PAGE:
Posing in general is hard, let alone fashion posing. But everyone wants to break the rules and be different, and that usually means wanting to shoot fashion-style images. However, fashion photography doesn’t mean that you don’t pose. If anything it means that you understand posing so well, that you can work from a distance. It means seeing all the details of a person so quickly, that you can stand back and direct from behind the camera.
If you understand how to pose with a fashion mindset, you will be better at every other type of shoot.
Bry Cox’s One Rule of Posing
I have simplified all the rules of posing for all genres from fashion to traditional, into one hard-fast rule. It is easy, simple and powerful. This is the my one rule of posing:
Visually, women need to conserve space and men need to take up space.
That’s it. This is my Bry Cox Rule of Posing, the key and number one overwhelming rule that trumps everything. It is easy to understand, but it takes some time and practice to really get it on a subconscious level to where you notice everything about a person as you’re shooting.
But when you do, photo shoots will flow, you won’t need posing guides, and when you critique your photos afterwards or see other people’s images, you’ll instantly know why a pose works or doesn’t. Constantly critiquing using this rule after a shoot, will help you think differently and do better on each shoot as you move forward.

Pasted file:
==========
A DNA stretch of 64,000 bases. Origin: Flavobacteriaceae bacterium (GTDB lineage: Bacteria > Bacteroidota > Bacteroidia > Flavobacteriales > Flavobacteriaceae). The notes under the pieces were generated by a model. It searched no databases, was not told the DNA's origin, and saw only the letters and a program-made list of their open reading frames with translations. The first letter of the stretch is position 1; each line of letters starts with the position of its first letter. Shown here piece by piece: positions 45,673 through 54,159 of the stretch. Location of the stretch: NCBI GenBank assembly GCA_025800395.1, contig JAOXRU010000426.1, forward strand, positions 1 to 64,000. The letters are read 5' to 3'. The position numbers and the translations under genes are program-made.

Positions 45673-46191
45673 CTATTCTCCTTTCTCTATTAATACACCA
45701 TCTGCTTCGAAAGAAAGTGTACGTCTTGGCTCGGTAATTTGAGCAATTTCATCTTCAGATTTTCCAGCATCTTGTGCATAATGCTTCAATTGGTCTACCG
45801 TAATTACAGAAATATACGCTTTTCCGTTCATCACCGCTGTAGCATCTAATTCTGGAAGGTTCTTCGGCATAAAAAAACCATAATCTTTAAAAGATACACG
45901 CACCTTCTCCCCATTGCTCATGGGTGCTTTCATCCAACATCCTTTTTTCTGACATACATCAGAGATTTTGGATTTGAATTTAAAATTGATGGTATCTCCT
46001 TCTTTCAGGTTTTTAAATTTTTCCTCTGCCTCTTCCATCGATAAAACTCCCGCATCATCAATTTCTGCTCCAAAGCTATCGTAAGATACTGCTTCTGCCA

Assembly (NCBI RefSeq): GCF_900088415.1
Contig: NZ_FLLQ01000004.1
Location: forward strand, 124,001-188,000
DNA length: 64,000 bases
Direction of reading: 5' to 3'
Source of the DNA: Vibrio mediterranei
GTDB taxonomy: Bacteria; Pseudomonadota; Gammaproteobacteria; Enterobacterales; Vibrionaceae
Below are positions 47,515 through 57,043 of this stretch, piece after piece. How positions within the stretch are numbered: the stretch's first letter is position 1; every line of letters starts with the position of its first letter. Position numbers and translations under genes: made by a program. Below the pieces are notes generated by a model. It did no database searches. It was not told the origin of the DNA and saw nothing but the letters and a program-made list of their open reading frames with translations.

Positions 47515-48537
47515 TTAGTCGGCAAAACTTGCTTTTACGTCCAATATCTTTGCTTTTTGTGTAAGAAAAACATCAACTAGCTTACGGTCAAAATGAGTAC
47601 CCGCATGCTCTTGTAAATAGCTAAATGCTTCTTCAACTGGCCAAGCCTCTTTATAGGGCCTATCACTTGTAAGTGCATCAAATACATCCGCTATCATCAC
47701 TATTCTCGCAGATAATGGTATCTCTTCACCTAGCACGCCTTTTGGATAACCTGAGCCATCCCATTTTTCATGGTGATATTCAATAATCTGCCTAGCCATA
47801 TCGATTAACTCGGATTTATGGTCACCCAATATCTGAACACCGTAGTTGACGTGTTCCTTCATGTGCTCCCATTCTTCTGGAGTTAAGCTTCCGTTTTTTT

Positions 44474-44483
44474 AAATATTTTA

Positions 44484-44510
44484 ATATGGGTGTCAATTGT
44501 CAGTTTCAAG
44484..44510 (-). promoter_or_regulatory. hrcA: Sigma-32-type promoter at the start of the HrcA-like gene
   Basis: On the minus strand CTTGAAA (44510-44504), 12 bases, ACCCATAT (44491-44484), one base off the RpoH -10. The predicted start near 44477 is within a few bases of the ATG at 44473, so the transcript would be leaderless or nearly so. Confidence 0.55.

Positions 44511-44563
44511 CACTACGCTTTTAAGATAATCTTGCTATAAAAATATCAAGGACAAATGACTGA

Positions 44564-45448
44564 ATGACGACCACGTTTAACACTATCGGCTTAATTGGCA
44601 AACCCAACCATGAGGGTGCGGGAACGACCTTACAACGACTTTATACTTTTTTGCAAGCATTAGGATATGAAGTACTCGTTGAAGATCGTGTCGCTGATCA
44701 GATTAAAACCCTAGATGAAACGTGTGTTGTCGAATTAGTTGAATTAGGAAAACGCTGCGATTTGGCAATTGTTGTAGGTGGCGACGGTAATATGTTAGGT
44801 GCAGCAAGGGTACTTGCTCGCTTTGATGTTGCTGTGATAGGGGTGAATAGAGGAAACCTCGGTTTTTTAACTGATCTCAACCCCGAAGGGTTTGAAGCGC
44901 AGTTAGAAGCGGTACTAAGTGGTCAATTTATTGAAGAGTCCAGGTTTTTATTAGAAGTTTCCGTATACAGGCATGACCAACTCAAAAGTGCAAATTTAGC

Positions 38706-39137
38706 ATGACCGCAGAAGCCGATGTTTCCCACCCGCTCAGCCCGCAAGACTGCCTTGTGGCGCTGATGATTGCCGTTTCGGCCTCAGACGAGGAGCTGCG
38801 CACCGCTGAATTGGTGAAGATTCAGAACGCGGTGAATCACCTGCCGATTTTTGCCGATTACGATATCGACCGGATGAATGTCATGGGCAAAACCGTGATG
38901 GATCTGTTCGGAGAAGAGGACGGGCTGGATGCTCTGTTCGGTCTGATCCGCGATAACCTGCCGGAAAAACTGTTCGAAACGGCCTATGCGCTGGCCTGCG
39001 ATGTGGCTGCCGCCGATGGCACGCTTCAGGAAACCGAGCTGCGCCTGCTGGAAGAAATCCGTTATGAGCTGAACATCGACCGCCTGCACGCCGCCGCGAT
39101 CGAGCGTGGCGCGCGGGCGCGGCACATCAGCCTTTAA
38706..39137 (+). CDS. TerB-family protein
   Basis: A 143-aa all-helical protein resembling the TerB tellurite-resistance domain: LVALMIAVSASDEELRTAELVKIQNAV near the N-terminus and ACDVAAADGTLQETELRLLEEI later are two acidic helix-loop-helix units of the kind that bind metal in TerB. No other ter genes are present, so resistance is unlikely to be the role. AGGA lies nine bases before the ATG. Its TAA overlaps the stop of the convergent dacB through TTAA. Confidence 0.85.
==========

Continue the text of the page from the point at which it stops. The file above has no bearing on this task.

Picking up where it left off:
How does this rule work? There are lots of posing rules that apply to every detail of a person, from their toes, knees, hips, waist, shoulders, arms, elbows, wrists, fingers, and chin. And these can change depending on your angle, or if the person is sitting, standing, or laying on the ground.
So let’s say we are photographing a woman who is standing, and we know that she must visually conserve space, so we twist her waist to the side instead of straight on with the camera. This makes her look smaller because she is taking up less space visually. That means she will look thinner, more feminine, and we are removing a distraction.
Everything either works for the image, or it works against the image by default and becomes a distraction. We are always looking to eliminate distractions by making every part of the woman look smaller visually.
Now we look at her wrists. Let’s say she naturally has a straight hand, and instead we bend her wrist and turn her hand in. Doing so makes her entire hand area now look smaller and more feminine because we have conserved visual space in that area, and we’ve removed another distraction. This is how it works, and we do this for every area of her that is in frame before we take the shot.
“But I don’t want to pose. I just want to shoot reality.”
How much you should or shouldn’t pose is an ongoing argument amongst photographers. But it’s the wrong thing to focus on. What actually matters is flattering people and making them look better in a photo, and that means being aware of every detail of why each part works or doesn’t work – in other words, understanding posing.
Sometimes I can direct from a distance back behind my camera, and other times I am right up by someone, physically moving them. The level at which I need to pose a person versus directing them from a distance has to do with their levels of comfort and coordination in front of a camera. But posing is a part of every shoot.
As the artist, you are in control and you must take control. Remember that even movie stars have directors. Movie stars go to finishing school, get training on how to pose and be comfortable in front of a camera, but in the end they always need the outside help of a director who understands angles and light, and how all that gets recorded in the camera. That’s your job.
Coming up in Part 2 of this series, I’ll share how to come up with new poses quickly, that really work and change from shoot to shoot.
Good luck and Happy Shooting!
– Bry Cox